Cards, cards, cards. We had 25 holiday greeting cards printed. When I drew up a complete mailing list (after the fact, stupid, I know) I realized we needed twice that number. But it’s all good, because in point of fact we only actually mailed a dozen or so cards before time got away from us and oops, here it is the new year already.
Cards needed: 50
Cards ordered: 25
Cards actually mailed: 12
So if you didn’t get a card from us, please don’t feel slighted. We fully intended to send you one, and it’s the thought that counts, right?
Xy got ambitious yesterday and did a whole stack of thank-you cards. Hopefully we’ll get those out in a timely fashion. Hopefully we didn’t forget anyone. We’re trying to send a card to everyone who gave us a gift over the holiday — and there were so many.
There’s something nagging at the back of my mind, difficult to express, but I’ll try.
Everyone seems to decry the rampant commercialism of the modern holiday season. But what does that mean exactly? Too many advertisements? Too much pressure to buy too much stuff? In the end, what does “rampant commercialism” really boil down to?
Too many damn presents.
There, I said it.
Here’s my theory, which may be somewhat crackpot: Once upon a time, families were bigger and, as a rule, poorer. The quantity of gifts had to be spread around more. But these days, families are smaller and relatively wealthier. (I guess I’m speaking about middle class families in both cases.) Factor in also the huge amount of cheap imported goods now available. The result is an embarrassment of riches.
I feel like we already have too much stuff, and I felt supremely silly packing our car to the ceiling to haul home all the additional stuff we’d gotten over the holidays.
Don’t get me wrong. I like the tradition of exchanging gifts at this time of year. In fact, that’s why I’m critical of these excesses. The exchange of any individual gift seems to become less meaningful with each gift you add to the mix. Paradoxically, the more gifts you get, the less each gift matters.
One might think I’m just upset because I almost sliced off my finger with one of those presents. But that isn’t the case. I am truly grateful for all the wonderful gifts we received, including that sharp-bladed veggie slicer. Yet in the aggregate, it’s all just a little too much.
I don’t want the holiday to be an orgy of excess, a celebration of consumerism, a materialistic blowout. It seems what’s really important is spending time together, renewing relations and traditions.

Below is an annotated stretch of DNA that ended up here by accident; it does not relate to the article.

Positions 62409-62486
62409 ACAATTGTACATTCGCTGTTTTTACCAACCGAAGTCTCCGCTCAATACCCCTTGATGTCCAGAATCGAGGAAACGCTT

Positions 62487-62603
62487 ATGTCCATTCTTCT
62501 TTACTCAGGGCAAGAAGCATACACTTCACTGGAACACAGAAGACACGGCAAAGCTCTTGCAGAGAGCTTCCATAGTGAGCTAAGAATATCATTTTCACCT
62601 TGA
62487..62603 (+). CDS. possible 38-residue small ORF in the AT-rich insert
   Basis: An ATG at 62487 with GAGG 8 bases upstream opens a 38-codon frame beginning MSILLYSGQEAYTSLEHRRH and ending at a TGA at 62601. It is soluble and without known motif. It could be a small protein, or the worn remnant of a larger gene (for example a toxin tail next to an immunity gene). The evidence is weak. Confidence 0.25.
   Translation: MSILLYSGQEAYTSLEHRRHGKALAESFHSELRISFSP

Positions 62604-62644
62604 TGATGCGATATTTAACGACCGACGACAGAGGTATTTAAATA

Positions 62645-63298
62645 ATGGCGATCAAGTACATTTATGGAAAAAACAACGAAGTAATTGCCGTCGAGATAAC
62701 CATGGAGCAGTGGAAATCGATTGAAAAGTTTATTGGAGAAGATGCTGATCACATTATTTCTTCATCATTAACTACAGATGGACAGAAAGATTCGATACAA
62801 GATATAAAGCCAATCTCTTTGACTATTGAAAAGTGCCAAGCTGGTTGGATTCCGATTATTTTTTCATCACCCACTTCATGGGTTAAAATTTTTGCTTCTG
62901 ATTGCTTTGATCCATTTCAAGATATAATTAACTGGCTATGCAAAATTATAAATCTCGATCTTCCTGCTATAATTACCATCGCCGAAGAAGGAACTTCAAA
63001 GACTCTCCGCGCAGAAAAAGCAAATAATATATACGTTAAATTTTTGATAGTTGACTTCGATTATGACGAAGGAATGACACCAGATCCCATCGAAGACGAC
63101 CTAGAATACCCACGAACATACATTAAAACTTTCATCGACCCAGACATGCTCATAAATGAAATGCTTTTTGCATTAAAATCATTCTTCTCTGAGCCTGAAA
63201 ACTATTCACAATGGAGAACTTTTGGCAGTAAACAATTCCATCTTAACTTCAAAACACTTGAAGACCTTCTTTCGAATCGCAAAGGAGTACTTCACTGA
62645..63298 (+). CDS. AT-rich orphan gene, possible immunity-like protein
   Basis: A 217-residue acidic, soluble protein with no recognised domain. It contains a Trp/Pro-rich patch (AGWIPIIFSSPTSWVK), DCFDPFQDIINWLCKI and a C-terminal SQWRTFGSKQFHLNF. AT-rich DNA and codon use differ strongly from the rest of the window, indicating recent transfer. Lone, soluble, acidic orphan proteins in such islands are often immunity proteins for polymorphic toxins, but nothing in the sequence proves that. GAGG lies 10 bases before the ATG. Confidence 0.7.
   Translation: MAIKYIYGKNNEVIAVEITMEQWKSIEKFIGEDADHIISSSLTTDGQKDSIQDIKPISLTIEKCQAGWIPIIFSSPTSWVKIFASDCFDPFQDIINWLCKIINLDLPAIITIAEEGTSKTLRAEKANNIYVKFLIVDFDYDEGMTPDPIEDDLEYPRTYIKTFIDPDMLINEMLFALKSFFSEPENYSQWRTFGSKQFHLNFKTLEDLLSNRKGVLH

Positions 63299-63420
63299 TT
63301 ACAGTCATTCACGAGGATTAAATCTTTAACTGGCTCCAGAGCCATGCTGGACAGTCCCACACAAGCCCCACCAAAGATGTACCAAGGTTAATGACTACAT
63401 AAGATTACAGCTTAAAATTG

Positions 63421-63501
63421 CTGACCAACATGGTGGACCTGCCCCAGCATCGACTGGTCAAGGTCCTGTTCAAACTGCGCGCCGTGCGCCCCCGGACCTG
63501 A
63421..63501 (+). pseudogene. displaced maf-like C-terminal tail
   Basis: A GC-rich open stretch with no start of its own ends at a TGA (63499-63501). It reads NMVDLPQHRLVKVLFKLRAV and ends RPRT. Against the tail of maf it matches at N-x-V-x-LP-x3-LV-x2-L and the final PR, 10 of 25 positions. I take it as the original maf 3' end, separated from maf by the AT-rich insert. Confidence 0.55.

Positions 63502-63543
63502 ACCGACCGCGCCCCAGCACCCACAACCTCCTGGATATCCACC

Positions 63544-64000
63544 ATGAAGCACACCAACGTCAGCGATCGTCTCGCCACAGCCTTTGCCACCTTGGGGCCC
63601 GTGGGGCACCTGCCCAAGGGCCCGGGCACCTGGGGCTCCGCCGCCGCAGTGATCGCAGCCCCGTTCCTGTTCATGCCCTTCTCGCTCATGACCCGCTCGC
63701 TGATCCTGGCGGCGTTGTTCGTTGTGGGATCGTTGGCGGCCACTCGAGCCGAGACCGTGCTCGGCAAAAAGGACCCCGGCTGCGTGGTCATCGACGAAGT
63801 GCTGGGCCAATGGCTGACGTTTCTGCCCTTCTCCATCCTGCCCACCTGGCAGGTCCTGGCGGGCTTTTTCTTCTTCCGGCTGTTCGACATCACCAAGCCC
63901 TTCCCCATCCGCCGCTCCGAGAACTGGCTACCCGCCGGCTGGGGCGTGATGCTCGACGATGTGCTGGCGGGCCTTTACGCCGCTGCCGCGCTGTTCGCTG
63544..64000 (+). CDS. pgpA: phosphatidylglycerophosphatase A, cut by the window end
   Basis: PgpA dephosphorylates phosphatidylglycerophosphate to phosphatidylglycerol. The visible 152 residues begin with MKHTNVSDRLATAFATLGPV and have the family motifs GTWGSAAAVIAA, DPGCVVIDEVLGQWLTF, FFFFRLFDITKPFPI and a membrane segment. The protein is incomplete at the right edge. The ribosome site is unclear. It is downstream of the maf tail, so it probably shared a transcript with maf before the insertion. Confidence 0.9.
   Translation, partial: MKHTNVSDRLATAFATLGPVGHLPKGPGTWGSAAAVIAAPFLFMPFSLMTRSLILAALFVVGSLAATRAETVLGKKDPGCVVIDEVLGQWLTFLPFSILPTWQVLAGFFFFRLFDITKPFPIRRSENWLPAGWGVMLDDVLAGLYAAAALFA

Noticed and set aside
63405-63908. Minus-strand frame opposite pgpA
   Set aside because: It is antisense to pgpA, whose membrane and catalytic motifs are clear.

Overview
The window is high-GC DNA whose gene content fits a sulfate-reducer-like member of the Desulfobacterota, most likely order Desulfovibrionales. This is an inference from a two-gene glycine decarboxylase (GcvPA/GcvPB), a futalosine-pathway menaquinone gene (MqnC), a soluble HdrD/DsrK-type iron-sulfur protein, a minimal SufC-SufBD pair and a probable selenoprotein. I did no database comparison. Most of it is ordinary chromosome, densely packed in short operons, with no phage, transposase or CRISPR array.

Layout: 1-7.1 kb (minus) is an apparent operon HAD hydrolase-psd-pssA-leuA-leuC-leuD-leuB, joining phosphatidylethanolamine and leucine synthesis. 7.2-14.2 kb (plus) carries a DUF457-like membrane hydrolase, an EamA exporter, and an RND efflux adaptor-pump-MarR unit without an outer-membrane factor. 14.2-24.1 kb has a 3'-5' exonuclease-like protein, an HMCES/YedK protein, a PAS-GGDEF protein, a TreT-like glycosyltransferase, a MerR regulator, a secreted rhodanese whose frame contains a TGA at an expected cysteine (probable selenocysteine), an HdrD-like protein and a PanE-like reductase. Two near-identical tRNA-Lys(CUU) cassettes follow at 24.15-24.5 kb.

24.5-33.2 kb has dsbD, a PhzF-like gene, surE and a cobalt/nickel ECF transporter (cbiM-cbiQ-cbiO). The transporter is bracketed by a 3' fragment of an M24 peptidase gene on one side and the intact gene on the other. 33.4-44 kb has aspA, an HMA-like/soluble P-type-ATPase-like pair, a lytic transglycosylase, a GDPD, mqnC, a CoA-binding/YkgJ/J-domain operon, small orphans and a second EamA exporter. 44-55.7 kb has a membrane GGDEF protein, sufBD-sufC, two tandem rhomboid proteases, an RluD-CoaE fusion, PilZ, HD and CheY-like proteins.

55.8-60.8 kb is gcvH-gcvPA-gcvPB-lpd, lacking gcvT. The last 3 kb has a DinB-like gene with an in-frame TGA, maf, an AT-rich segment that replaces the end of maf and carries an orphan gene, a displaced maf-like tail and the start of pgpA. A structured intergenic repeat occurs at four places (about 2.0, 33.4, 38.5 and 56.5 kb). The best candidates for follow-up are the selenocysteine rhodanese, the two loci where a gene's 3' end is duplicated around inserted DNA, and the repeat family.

Exchanging gifts is a central part of that. It’s a way of showing affection. Giving a gift says, “You matter to me. I love you.” It’s tempting to think that we can express greater love and affection by giving in greater quantities — more gifts, and more expensive gifts. But the mathematics of the human heart don’t really work like that. Somehow, giving more and more ostentatiously seems to put the focus on the gifts themselves, on the thing given, rather than the relationship to the giver.
I’d like to celebrate the holidays in a way that reflects a shared sense of values and community. Most of us seem to agree the season has become “too commercial.” We respect Mother Nature and want to live in harmony with her. It’s just a matter of doing the math, completing the equation, and consuming less. It’s the ideal way to express our shared values, and transmit those values to the next generation.
Ah yes, the kids. I was trying to avoid that. I really hate when people bludgeon me with careless arguments about morality and children. But it’s disingenuous to talk about holiday gift-giving and not acknowledge the kids. Who doesn’t love to see a little child’s face light up when opening a present?
Not to put to put too fine a point on it, but my daughter doesn’t need a massive amount of toys to be happy. Just to be clear, she does in fact have a massive amount of toys, most of which were purchased by friends and family. She doesn’t need all those toys, though, and I worry how all this might factor into her character development. When I consider how much plastic is in those toys, and the associated environmental cost of its production, not to mention the probable exploitation of labor involved in its manufacture in the third world — I have to wonder if this is really making a better world for her to grow up in.
See how easy it is to ratchet up the rhetoric once you get the kids involved? I apologize for that.
Back to the central question. How do you limit it? How do you ask eager friends and relatives to slow down, without offending them and hurting their feelings? How do you say, “Thanks but no thanks”? When I looked at the stack of thank-you cards Xy was working on, I fantasized about the idea of “no thank you” cards, to try to shape expectations for the next holiday season. That would be a tall order. It feels impossible, frankly. But I can’t accept the idea that I’m helpless to make a change, or at least try.